“Let no man dare, when I am dead, to charge me with dishonour; let no man attaint my memory, by believing that I could have engaged in any cause but that of my country's liberty and independence; or that I could have become the pliant minion of power, in the oppression and misery of my country.”

Robert Emmet

Robert Emmet

Robert Emmet

Irish republican Robert Emmet was executed on September 20, 1803, after the rebellion he led against British rule failed. He ​was 25 years old. His impassioned speech from the dock moved sentencing Judge Lord Norbury to tears and inspired romantic poets, including Shelley and Coleridge. As a founding father of the Irish Republic, Emmet epitomised the idea of an Irish identity that could be “Protestant, Catholic and Dissenter’.

He faced his gruesome death with the words: “My friends, I die in peace with sentiments of universal love and kindness towards all men”. On July 23, 221 years after Emmet’s unsuccessful rebellion, the Courts Service is hosting a special programme of events at Green Street Courthouse, the site where Emmet delivered his famous oration.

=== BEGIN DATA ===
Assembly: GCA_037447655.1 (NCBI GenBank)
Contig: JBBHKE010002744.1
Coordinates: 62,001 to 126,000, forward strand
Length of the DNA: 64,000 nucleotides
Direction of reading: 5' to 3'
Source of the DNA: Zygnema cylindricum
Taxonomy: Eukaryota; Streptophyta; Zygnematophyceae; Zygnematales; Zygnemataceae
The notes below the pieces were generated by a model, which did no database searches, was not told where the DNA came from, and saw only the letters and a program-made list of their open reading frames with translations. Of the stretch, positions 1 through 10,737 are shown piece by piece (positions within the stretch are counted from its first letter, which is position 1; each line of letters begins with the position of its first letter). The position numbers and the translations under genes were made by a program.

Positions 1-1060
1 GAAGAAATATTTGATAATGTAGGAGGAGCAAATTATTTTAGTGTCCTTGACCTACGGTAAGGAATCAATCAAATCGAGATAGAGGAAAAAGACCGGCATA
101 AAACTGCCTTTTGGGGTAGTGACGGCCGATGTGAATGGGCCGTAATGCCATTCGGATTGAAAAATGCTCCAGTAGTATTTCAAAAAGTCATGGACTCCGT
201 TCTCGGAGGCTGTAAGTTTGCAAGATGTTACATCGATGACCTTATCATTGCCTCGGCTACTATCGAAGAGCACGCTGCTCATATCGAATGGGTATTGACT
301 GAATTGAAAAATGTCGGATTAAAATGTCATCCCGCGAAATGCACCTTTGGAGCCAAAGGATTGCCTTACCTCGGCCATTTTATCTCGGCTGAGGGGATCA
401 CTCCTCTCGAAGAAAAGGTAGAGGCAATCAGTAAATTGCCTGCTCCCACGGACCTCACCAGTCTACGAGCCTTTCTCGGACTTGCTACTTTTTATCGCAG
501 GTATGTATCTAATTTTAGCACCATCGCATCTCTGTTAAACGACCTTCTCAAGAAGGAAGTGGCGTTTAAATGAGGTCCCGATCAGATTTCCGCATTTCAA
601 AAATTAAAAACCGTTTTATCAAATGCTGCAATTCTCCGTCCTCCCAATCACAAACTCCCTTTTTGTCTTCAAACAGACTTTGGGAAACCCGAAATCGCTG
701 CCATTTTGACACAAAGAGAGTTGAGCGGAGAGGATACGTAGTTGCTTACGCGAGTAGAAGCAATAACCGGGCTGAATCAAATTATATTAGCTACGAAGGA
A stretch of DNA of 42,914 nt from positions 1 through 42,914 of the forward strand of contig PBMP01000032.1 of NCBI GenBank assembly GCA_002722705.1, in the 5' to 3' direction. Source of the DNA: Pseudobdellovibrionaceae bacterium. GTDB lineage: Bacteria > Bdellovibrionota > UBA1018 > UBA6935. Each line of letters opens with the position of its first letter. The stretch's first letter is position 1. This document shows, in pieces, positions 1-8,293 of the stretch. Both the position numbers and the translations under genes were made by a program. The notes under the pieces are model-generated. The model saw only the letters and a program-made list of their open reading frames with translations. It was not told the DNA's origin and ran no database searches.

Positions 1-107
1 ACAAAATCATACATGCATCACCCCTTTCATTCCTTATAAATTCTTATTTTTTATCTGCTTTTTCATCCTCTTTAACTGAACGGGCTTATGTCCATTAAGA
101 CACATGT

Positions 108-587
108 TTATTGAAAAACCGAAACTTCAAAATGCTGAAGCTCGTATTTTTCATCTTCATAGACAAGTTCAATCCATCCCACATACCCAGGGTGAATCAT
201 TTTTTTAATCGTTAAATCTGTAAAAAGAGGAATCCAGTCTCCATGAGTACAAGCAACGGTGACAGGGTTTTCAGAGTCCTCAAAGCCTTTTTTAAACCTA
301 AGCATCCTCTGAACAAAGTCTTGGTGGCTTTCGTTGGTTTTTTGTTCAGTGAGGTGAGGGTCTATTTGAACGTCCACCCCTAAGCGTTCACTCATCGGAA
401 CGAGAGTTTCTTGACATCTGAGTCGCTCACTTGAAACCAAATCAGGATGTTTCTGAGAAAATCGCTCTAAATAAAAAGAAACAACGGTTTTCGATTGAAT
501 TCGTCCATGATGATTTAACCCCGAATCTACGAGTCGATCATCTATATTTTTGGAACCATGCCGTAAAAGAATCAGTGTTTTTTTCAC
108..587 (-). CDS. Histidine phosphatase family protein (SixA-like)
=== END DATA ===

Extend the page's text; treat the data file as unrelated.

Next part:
July 23 Programme:

Robert Emmet Day

July 23 Programme:

4.30pm - Doors open

4.45pm - 5.45pm - Tour of Green Street Courthouse

6.00pm - 6.50pm - Lecture  'The Emmet Family Tragedy' by Fergus Whelan, author of 'Dissent into Treason: Unitarians, King-killers and the Society of United Irishmen'

6.50pm - 6.55pm - Poetry reading by Angela Toibin, Robert Emmet Historical Society

7.00pm - 7.30pm - 'Óraid Robert Emmet roimh a Dhaoradh' léirithe ag Cuan Ó Seireadáin ('Speech from the Dock', a new translation by Tadhg Ó Murchadha, performed in Irish, by Cuan Ó Seireadáin)

Robert Emmet Day Event Booking

Robert Emmet Day

Robert Emmet Day Event Booking

Book your space at the event here.

Booking is free, but limited; the event is scheduled between 4.30 and 7.30pm

This event is now fully booked.
We are maintaining a waitlist.
Email: communications@courts.ie for details.